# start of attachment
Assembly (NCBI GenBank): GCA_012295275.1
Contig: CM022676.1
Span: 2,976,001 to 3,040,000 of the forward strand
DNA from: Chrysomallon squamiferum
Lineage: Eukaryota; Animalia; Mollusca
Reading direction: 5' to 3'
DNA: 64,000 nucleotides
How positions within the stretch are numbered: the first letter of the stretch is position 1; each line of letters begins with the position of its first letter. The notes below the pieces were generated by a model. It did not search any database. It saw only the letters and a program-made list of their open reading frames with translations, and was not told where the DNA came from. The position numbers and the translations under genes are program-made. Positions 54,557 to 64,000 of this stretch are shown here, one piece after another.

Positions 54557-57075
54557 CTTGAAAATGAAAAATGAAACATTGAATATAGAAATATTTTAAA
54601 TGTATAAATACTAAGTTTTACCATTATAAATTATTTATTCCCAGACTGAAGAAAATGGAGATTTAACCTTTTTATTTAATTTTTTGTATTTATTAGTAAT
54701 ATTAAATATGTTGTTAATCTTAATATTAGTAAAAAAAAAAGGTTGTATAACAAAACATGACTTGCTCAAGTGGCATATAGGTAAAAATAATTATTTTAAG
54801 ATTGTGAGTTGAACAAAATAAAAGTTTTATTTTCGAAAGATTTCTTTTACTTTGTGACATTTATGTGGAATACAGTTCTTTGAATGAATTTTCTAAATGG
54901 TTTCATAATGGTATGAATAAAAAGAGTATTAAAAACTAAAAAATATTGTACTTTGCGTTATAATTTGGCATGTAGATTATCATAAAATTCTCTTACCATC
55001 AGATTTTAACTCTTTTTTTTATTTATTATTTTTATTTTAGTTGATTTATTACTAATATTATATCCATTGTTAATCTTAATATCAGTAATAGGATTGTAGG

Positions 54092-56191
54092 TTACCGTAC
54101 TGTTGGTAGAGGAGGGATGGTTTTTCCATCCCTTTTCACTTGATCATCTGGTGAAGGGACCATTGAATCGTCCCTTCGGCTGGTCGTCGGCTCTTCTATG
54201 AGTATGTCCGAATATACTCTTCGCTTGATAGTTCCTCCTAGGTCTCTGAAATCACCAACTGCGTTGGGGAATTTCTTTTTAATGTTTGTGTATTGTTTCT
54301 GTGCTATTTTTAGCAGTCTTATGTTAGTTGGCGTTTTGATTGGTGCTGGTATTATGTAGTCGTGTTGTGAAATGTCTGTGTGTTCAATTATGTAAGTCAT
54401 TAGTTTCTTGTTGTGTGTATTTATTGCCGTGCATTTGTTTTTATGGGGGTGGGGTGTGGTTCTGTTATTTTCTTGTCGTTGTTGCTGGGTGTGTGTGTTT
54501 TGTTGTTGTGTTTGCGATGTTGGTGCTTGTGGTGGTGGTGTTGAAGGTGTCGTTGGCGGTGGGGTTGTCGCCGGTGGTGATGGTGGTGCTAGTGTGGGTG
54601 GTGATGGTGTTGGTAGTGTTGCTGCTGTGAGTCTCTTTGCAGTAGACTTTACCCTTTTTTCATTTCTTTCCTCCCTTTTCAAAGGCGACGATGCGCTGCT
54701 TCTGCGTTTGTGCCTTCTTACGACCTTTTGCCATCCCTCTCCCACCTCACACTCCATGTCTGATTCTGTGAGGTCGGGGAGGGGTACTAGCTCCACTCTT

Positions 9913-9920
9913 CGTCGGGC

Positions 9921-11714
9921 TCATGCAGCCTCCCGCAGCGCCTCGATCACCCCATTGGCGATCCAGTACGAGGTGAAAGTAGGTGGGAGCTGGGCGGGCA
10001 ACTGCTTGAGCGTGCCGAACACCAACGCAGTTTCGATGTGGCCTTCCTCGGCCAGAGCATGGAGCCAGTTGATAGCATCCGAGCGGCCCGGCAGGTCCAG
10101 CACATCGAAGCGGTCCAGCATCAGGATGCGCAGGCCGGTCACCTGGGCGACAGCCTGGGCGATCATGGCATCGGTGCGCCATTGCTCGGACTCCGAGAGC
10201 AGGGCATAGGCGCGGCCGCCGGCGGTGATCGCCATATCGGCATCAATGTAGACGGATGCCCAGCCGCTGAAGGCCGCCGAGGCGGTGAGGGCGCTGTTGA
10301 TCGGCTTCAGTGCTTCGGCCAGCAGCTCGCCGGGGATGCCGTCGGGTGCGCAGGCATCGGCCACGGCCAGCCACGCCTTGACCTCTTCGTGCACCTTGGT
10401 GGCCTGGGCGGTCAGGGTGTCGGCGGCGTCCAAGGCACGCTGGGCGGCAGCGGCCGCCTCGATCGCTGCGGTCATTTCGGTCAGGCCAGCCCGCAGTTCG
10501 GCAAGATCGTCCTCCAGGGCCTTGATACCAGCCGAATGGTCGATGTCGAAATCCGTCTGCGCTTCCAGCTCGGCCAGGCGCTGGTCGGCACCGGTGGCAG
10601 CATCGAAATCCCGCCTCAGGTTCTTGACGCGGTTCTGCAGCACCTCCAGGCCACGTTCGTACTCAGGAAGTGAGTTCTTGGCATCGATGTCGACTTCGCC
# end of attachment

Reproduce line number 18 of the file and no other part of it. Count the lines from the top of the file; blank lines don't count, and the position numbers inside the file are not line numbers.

54101 TGTTGGTAGAGGAGGGATGGTTTTTCCATCCCTTTTCACTTGATCATCTGGTGAAGGGACCATTGAATCGTCCCTTCGGCTGGTCGTCGGCTCTTCTATG